Tie-type structural elements


The element forms part of a bracing system and only works in tension. Transverse sections that can be assigned this type include flat bars, angles, and solid round or square bars.

Column-type structural elements

The element is a column and must be vertical. It accepts the following section definitions:

  • Rectangular or circular reinforced concrete sections
  • Steel sections
    Can be rolled steel, cold-formed steel or welded steel.
  • Composite steel and concrete sections

Beam-type structural elements


The element is a beam. It cannot be vertical and must not be rotated about its longitudinal axis. The sections that can be assigned are:

  • Rectangular, L-section, T-section..., lattice or prestressed concrete beams
  • Steel sections
    Can be rolled steel, cold-formed steel or welded steel.

    When an element is defined as a beam, the beam is composed of a single element. Nonetheless, the program allows users to define continuous beams composed of several beams.


Other properties of bars in CYPE 3D

Buckling and lateral buckling


CYPE 3D allows the user to introduce the ß buckling coefficients or the buckling length, the moment coefficient or the C1 coefficient of the lateral buckling critical moment formulation (if the selected code defines it) of each bar. Generally speaking, each code offers values for these coefficients associated to different bending moment distributions.


The program also automatically calculates the buckling length of the bars according to an approximate method, based on commonly accepted formulae, which requires for the user to classify the structure as a sway frame or a non-sway frame. The user can also activate the lateral buckling check for any bar.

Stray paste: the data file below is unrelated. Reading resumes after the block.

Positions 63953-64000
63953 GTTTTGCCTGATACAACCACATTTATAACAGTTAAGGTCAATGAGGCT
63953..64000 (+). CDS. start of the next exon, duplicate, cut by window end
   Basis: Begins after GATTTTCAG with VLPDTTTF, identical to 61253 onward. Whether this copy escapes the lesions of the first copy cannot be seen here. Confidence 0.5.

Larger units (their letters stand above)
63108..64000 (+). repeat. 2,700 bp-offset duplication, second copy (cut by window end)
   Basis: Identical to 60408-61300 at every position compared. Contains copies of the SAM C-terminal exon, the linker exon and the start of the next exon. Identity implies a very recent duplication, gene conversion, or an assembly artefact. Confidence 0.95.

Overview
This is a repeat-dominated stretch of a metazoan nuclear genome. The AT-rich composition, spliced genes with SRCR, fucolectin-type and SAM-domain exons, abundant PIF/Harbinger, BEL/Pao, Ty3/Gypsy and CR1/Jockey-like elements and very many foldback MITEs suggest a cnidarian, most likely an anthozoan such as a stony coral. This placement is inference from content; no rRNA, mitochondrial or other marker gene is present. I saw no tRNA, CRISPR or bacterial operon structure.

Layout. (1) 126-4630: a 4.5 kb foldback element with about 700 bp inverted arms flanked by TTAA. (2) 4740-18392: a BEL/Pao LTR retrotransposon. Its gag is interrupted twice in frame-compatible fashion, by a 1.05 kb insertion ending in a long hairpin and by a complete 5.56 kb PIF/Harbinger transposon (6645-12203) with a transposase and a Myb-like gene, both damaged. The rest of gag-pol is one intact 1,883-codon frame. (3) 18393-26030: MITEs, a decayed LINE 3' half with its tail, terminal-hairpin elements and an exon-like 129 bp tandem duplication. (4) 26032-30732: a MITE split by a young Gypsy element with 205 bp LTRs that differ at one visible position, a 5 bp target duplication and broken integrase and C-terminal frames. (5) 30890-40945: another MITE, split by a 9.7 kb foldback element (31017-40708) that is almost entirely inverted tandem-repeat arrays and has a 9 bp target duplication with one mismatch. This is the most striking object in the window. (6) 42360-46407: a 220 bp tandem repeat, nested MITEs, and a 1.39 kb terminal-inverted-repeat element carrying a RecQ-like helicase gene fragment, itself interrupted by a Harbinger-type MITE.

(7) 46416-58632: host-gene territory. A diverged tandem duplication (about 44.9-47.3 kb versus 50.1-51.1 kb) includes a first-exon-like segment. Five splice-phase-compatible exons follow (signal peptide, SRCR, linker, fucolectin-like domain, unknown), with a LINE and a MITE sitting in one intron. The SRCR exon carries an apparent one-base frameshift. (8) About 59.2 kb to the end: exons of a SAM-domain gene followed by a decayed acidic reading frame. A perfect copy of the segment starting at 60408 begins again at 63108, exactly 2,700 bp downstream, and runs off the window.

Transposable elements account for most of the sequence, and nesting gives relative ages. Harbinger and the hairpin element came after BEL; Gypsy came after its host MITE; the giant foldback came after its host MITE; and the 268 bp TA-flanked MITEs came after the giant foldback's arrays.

Deflection limitation


The program allows the user to limit the deflection of the bars so that when designing the sections of the bars, it takes into account the imposed restriction (as well as the stress, slenderness, bucking, etc). The user may limit the maximum and relative deflection, for both its absolute and relative values for its length between ends and inflexion points of the deformed shape. The deflection may be defined as secant or tangent to one of the ends. It is also possible to define an element composed of various aligned bars for which the program checks its deflection as if it were a single bar. The dialogue boxes limiting the deflection of the bars have help captions available that define perfectly the different types of deflection the user may limit and the length to use as reference for the relative deflection.